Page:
5 steps to become a data-driven enterprise
Data is fundamentally changing the way we do business.
By 2020, the world will contain an estimated 40-60 zettabytes — 40-60 trillion megabytes — of data. The Internet of Things (IoT) will add to the data problem by contributing 50 billion connected devices that are collecting and transmitting sensor data.
We’ve created more data in the last two years than in the whole of history before that, but only 10 percent of the world’s data has been analyzed.
The future is clear: In this digital age, businesses need to recognize the value in data and take advantage of it through digital transformation to become true data-driven enterprises (DDEs).
What is a data-driven enterprise?
A data-driven enterprise is an organization that routinely gives its decision-makers reliable, actionable data, allowing them to efficiently make more informed and effective decisions.
This almost universally includes using data to gain insight and create new business models, and using data analytics to ultimately affect the way customers think about their services or products.
There are many examples of enterprises that have harnessed data to shake up their respective industries. Here are some of the most notable:
- Amazon changed the way the world shops.
- Uber changed the way we travel.
- Facebook and Twitter changed the way we communicate.
- LinkedIn changed the way we recruit talent.
- Netflix changed the way we watch TV and movies.
How do organizations transform into a DDE?
Harnessing the insights of data can shake an enterprise from a stagnant strategy, revitalize an old business set in its ways, and push organizations to update outdated technology.
But it requires a shift in mindset and a clear roadmap for the company’s vision, goals, and strategy. While the process has its challenges, becoming a DDE will ultimately help you better meet customer demands and expectations to stay competitive.
Here’s how to get started:
1. Treat data as a strategic asset. Companies can be overwhelmed by the sheer amount of data they have, whether it’s created, streamed, or legacy data. Part of the transformation into a DDE is reframing all that data as their most strategic asset. Deep analytics can uncover untapped revenue and new business opportunities.
To that end, DDEs typically invest in a chief data officer (CDO) that formulates a data strategy and defines what data sets to collect, purchase, manage, and build governance around. The company’s success depends on a solid data strategy that urges fast data collection, processing, and analysis to produce reports, dashboards, and KPIs.
2. Encourage an analytic culture. This might be a major paradigm shift, but the executive team must be fully committed to a strategic analytic culture. When leaders embrace this concept and align company goals, priorities, and expectations with insights from available data, organizations can more effectively serve their customers.
But company leadership must also be committed to data quality, governance, and accessibility to ensure analytics surface true and relevant information. This will increase value by answering complex business questions, offering insight into perennial business problems, and delivering clear reports with visualizations, dashboards, and charts.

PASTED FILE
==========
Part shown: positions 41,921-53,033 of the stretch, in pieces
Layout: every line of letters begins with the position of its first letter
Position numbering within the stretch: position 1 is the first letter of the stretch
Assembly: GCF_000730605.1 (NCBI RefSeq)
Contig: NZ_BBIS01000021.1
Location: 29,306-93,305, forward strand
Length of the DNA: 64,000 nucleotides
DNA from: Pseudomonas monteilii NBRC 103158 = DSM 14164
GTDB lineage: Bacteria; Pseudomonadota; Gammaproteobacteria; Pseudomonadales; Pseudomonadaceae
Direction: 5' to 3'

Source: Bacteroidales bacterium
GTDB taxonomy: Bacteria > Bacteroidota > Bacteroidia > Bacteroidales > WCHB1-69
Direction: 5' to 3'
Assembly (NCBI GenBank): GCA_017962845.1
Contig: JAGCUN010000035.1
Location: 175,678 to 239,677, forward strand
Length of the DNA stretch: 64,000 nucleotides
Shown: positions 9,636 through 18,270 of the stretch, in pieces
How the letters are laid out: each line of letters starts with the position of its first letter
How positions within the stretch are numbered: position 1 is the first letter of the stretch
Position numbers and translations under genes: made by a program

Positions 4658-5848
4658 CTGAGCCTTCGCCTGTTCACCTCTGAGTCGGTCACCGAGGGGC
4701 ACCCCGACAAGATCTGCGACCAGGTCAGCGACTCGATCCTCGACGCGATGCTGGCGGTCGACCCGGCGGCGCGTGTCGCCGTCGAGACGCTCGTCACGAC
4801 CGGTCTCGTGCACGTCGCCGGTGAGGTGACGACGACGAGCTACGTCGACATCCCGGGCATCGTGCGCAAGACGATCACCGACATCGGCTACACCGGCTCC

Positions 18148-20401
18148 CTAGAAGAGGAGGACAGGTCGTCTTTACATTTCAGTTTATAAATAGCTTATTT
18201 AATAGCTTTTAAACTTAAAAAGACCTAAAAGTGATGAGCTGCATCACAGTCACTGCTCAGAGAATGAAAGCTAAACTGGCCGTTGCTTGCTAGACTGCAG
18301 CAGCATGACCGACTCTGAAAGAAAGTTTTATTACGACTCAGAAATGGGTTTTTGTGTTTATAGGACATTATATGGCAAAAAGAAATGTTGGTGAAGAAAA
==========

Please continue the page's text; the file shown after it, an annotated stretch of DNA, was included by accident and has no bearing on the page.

3. Empower the business team with insight at the point of action. Empowering your organization’s teams to take action on business insight is the pivotal point of an analytic culture in an organization. Imagine all employees having the ability to analyze business problems or customer issues as they happen and address those issues by leveraging the data and analytic tools at hand.
With analysts who can take action during a customer call to quickly resolve issues, DDEs are better able to exceed customer expectations and improve customer retention.
For example, Amazon customer disputes are handled as a single point of contact and never escalated. With this type of analytic culture, it is almost impossible to have a bad experience with Amazon; that’s why Amazon’s sales are approximately $265,000 per internet minute.
4. Make insight-driven value a crucial business KPI. Now that your organization has an analytic culture, how do you know your strategy is working and how can you measure its ROI? Create key performance indicators (KPIs).
Creating KPIs and trend reports to measure internal business processes is an ongoing and vital step in measuring the health of your company. If a decision is incorrect, it’s better to fail quickly and re-analyze the insight than to travel the yellow brick road only to find a dead end. That is why DDEs hire data scientists and use machine-learning experts to continuously measure how to improve and compete.
5. Proactively secure business data. Protecting your data is critical to reducing the risk of cybercrimes, increasing customer confidence, and preventing revenue loss. This is the primary duty of a chief information security officer (CISO).
In addition, with the EU’s General Data Protection Regulation (GDPR), organizations can’t risk the 4 percent revenue penalties for violating data protections. Data security and governance aren’t just nice to have – they’re also a critical success factor in DDEs.
DDEs take their businesses to new heights
The digital transformation is happening now. By embracing data and all the insights it opens up, you can transform your organization so it’s better able to serve customers and stay ahead of the competition.